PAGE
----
What is worse, it seems the political situation in Ukraine is spinning out of Petro Poroshenko's control.
In late December 2016, the so-called Ukrainian volunteer fighters group exerted a trade and economic blockade of the breakaway republics of Donetsk and Lugansk.
However, the controversial initiative on the part of nationalist battalions has backfired on Kiev: the breakaway Donbass regions used to supply anthracite coal used to produce heat and energy in Ukraine.
On Monday the Petro Poroshenko Bloc party called upon the Ukrainian leader to urgently convene a session of the National Security Council to "discuss the halt of the unlawful blocking of railways in Donetsk and Lugansk regions."
The party's press release said that "the economic blockade undermines the military efficiency of our state [Ukraine] and has disastrous consequences for the economy and the social sphere."
On Wednesday Kiev approved the introduction of a state of emergency in the country's energy sector.
The next day Poroshenko condemned the blockade stressing that it could lead to the loss of up to $2 billion in foreign currency earnings.
"Due to the blocking of… coal deliveries a threat appeared that Sumy, Kramatorsk, the left bank of Kiev and many other cities can remain without heating. Ukrainian metallurgy, if the blockade is not stopped… could lose up to 300,000 jobs," the Ukrainian president said.
However, Ukrainian nationalists led by ultra-right wing lawmaker Volodymyr Parasiuk turned a deaf ear to Poroshenko's plea.
While Kiev is struggling to overcome the looming energy crisis, local residents who lost their job due to the blockade in eastern Ukraine started joining the DPR and LPR's militias.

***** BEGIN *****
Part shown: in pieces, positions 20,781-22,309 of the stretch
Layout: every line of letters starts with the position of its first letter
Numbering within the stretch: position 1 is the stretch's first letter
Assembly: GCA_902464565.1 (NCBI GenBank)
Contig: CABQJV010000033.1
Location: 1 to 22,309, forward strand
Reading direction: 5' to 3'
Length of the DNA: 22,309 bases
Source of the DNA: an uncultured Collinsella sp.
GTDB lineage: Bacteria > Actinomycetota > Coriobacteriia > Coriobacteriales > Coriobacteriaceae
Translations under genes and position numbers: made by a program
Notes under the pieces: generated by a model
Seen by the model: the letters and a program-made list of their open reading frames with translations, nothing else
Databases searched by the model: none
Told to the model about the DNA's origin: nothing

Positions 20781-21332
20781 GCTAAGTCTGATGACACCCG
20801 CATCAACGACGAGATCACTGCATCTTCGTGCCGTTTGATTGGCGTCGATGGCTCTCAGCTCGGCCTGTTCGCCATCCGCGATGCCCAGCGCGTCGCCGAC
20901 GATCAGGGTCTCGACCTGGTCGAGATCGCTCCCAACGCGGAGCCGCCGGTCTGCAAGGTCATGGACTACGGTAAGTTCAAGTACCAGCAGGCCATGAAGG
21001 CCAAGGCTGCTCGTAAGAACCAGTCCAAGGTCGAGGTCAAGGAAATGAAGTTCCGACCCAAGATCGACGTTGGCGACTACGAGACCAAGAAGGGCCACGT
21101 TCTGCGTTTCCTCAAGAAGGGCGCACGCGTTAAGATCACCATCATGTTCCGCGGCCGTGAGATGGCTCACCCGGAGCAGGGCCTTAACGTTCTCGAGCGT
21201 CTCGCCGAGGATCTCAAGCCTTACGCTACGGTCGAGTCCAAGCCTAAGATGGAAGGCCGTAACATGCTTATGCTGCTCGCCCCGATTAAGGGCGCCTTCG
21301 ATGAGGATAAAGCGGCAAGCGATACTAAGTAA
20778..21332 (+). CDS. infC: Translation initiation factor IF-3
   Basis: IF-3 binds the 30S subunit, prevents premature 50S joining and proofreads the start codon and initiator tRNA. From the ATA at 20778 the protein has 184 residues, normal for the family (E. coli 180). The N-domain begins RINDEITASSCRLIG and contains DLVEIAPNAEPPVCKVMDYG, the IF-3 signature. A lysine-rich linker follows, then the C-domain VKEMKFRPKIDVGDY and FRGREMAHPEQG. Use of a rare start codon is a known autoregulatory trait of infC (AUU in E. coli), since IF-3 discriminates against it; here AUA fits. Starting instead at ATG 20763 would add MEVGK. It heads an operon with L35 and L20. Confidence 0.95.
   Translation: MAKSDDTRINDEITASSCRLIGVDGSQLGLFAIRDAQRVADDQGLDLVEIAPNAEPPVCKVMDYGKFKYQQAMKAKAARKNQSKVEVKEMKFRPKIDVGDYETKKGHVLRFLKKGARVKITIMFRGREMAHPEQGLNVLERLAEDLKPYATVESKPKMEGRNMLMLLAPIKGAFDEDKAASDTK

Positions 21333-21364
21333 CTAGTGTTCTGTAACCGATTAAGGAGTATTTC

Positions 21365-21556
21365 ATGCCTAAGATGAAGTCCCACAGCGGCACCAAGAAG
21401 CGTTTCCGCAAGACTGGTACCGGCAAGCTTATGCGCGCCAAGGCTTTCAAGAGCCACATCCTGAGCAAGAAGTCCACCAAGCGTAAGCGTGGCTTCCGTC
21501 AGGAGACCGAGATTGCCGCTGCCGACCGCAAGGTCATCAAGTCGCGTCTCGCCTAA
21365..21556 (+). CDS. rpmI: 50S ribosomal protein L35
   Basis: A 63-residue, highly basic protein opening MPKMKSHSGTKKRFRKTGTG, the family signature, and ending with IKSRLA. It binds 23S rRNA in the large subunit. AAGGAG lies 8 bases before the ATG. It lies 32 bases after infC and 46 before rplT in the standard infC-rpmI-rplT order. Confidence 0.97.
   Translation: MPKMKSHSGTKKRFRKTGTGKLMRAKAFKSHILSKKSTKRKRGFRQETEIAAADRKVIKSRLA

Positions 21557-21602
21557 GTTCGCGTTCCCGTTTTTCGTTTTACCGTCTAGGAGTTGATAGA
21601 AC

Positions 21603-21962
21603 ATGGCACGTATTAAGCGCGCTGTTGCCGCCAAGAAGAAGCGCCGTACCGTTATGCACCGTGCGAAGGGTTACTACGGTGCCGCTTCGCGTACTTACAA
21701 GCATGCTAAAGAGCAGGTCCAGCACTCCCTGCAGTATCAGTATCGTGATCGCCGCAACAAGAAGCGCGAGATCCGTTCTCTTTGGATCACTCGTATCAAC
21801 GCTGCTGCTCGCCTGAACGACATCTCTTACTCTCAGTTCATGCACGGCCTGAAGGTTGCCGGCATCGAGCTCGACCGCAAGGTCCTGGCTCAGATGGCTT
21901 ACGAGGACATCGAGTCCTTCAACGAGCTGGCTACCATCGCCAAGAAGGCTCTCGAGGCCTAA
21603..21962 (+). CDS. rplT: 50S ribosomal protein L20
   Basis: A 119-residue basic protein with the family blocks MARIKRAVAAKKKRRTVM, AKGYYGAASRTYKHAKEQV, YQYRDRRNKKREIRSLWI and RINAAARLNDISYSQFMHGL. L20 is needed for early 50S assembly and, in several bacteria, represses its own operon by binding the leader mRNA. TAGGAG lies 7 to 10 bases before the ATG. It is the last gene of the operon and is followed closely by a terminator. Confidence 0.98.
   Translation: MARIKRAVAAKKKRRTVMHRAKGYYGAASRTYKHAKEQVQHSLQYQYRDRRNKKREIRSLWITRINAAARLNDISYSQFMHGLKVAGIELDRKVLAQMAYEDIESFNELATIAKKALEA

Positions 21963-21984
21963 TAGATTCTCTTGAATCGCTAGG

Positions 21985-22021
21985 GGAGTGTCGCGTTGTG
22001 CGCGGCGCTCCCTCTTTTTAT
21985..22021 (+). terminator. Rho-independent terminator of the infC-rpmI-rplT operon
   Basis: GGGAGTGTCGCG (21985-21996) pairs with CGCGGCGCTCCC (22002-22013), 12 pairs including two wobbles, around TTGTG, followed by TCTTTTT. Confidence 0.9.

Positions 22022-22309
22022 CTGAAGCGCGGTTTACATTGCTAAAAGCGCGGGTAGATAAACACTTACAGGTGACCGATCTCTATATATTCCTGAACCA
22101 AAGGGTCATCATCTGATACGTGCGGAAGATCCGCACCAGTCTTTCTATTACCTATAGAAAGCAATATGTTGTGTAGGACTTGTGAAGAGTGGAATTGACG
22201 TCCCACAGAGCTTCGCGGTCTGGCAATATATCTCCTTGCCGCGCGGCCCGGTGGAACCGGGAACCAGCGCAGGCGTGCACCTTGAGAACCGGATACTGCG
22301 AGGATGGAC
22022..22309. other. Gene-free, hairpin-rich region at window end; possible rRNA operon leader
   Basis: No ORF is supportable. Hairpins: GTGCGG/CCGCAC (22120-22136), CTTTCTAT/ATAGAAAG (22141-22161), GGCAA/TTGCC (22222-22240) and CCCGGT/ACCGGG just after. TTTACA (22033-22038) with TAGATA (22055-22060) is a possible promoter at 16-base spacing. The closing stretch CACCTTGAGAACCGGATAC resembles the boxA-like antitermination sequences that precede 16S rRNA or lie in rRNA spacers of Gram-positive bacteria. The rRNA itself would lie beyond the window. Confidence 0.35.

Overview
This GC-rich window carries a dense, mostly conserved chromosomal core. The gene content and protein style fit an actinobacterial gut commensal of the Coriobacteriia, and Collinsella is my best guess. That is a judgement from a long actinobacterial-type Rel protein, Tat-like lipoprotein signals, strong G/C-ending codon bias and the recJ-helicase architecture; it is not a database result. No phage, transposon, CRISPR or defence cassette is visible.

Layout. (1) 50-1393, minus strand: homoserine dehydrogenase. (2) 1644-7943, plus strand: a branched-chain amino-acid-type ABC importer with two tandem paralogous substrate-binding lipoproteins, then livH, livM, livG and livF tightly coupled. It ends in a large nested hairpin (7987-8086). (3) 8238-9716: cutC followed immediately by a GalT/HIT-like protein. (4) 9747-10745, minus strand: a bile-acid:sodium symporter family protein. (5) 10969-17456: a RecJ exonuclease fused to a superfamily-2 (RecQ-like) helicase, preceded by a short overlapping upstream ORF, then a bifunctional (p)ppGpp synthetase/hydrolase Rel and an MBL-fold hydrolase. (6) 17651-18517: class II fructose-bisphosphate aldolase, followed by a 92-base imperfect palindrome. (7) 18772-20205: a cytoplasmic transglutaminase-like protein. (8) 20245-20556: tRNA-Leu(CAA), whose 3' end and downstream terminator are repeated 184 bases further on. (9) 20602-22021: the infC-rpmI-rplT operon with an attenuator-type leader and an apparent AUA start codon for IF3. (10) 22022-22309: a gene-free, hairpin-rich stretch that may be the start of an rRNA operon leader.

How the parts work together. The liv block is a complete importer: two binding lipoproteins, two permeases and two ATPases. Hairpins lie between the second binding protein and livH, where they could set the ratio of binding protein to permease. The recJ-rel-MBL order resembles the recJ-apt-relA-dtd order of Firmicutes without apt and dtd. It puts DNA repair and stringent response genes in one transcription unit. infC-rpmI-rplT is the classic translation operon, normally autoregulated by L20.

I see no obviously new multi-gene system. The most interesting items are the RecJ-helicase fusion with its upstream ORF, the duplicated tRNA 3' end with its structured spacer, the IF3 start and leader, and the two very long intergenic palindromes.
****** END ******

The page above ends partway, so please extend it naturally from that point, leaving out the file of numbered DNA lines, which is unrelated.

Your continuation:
According to Ignatov, it is the Ukrainian leadership who pushed Donbass civilians toward the confrontation and deepened the abyss between Kiev and the breakaway regions.
"When people lose their livelihood they use all possible means [to survive]. They have no alternative but to join the militia. Thus, Kiev's policy multiplies the number of people who take up arms against it," Ignatov told Radio Sputnik.
"Ukraine has shot itself in the foot: it has erected a wall that prevents Donbass from re-joining the country. This is the result of [Kiev's] policy, willful policy," Ignatov underscored.
The Russian political analyst believes that ordinary Ukrainians are tired of war; many people across the country want to return to normal life.
Meanwhile, Poroshenko and his entourage have found themselves in an awkward position, Ignatove remarked.
The problem is that the blockade has coincided with the third anniversary of the so-called Euromaindan revolution.
"With regard to the blockade, there is one uncomfortable moment for Poroshenko. Next week the country will commemorate the third anniversary of the Maidan [revolution]. And here is the blockade [created by Ukrainian nationalists]. Poroshenko faces a difficult political dilemma. Let's see how he will tackle it," Ignatov told Radio Sputnik.
Over 200,000 people are expected to take part in mass demonstrations that will take place starting February 18-20 in central Kiev's Independence Square. The event will mark three years since legitimately elected former Ukrainian president Viktor Yanukovych was toppled by his political opponents.
Have you heard the news? Sign up to our Telegram channel and we'll keep you up to speed!